Global Domination. TikTok was the most downloaded app in the world this year, hitting 2 billion total downloads. ByteDance, the world’s most valuable startup, is now valued at more than $100 billion on the back of TikTok (still called Douyin in China) as well as a fleet of other Chinese social media apps. The pandemic has sent its numbers soaring, with tweens and teens getting their parents on the TikTok train and everyone looking for a bit of frivolity amid the heaviest year ever.

The Backlash. TikTok has largely been a haven from politics, unlike the screaming on other platforms, but politics has found it nonetheless. India banned TikTok last month, and the U.S. is considering doing the same, citing national security concerns. A group of American investors is reportedly considering taking a majority stake in TikTok to head off a ban.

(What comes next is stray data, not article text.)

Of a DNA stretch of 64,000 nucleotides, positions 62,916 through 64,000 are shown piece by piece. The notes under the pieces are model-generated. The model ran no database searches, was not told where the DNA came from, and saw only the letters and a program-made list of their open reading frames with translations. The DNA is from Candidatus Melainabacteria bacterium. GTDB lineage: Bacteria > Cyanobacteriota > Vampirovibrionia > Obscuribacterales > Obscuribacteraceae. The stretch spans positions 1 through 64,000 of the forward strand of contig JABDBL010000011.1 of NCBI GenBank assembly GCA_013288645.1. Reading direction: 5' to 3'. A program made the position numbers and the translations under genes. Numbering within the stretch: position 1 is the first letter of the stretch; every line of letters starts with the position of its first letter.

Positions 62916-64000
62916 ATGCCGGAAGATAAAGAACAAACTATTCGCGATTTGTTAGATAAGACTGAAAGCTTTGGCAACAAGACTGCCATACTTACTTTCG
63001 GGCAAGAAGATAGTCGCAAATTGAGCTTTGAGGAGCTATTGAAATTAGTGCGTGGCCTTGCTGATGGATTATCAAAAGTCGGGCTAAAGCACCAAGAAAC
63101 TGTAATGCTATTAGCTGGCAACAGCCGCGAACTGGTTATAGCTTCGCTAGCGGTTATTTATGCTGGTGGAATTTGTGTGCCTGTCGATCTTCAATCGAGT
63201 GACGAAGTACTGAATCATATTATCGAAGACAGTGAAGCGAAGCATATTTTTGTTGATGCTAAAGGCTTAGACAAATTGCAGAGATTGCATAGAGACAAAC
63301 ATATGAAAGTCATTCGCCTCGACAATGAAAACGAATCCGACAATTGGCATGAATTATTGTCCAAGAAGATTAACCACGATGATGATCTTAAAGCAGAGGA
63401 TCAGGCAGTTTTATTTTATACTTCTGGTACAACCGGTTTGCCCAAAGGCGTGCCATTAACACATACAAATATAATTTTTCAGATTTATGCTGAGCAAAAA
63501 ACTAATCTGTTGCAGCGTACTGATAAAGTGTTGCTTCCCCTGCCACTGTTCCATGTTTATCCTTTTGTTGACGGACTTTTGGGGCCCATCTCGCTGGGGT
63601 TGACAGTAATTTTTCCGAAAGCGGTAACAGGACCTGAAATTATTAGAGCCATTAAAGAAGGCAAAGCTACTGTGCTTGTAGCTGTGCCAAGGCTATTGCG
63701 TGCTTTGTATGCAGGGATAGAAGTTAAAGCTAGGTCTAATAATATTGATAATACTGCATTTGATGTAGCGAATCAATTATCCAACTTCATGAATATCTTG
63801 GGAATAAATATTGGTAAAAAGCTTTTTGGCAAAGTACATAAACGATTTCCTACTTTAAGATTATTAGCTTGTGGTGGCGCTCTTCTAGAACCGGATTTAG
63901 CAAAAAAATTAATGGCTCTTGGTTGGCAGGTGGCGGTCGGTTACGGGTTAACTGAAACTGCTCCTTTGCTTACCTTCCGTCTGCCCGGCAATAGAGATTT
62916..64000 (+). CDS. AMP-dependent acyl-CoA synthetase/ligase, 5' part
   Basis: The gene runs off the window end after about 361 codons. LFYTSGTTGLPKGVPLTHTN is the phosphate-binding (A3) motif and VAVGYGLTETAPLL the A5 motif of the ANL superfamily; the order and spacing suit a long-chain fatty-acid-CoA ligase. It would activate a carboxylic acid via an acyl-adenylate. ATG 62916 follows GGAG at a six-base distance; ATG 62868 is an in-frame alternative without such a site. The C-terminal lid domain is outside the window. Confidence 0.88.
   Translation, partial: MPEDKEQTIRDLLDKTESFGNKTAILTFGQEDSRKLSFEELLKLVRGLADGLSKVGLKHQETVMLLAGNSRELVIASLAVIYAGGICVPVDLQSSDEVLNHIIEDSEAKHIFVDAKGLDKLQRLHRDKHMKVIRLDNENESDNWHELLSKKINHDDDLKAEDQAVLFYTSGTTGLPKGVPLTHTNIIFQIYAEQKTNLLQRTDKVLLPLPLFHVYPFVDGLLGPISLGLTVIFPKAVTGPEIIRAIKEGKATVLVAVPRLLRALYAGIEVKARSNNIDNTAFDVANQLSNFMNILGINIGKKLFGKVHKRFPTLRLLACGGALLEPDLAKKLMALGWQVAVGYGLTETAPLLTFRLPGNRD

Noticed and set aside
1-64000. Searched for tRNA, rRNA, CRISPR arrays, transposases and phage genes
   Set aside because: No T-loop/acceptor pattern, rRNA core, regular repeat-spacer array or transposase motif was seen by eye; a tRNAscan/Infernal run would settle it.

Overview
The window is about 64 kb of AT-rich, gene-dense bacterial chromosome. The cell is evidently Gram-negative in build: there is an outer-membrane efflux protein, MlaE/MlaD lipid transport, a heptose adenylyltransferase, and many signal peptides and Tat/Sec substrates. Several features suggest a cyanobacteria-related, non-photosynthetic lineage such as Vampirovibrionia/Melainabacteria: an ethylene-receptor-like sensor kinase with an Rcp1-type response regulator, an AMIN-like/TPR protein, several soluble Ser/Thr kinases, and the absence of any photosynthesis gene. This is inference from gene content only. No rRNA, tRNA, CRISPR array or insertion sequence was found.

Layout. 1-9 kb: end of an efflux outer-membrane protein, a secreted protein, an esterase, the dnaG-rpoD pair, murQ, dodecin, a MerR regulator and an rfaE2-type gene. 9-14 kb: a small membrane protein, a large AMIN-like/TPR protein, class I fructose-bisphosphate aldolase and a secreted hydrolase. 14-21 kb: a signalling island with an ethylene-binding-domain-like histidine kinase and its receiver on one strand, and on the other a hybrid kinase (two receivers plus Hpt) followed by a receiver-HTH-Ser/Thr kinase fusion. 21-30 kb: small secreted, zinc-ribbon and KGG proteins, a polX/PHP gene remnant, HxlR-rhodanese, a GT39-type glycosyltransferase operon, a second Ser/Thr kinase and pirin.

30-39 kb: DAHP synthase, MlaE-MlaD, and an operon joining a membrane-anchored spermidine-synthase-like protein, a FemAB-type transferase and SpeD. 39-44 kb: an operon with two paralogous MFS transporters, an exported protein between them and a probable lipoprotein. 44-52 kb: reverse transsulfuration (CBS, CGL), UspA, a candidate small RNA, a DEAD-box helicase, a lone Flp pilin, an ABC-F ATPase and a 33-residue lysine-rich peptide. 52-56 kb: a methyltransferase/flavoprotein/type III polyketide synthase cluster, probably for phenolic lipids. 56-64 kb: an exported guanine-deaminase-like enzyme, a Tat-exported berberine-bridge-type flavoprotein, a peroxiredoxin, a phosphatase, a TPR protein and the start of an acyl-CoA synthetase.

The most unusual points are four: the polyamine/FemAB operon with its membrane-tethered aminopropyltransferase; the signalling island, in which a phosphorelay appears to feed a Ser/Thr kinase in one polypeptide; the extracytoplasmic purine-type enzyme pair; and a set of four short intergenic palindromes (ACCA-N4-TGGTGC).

Future Charli D’Amelios

With 74 million followers, Charli is the TikTok queen, but there are plenty out there chasing her title. Here are some accounts to follow now before everyone else does.

Boman Martinez-Reid, @bomanizer. TikTok finally has its own reality star. Martinez-Reid, 22, a Canadian arts school graduate, has garnered more than 1.3 million followers on the platform since his first video in December — by raising the bar for comedy. His content plays off of the ridiculousness of reality TV. Read and watch more on OZY.

Darrion Nguyen, @lab_shenanigans What do you do with a degree in biochemistry and theater from the University of Texas at Austin? Make TikToks, naturally. Nguyen, 25, a first-year Ph.D. student at Baylor College of Medicine in Houston, has more than 460,000 followers, often personifying biological processes with audio from memes circulating around TikTok. That includes a dramatic recreation of soap fighting the coronavirus.  Read and watch more on OZY.

@lab_shenanigans

lol dang lysosome chill ##fypage ##fyp ##foryoupage ##lab ##foryou

♬ ThE JONAs BROTHerS USED MY SOUnd – crustyegirl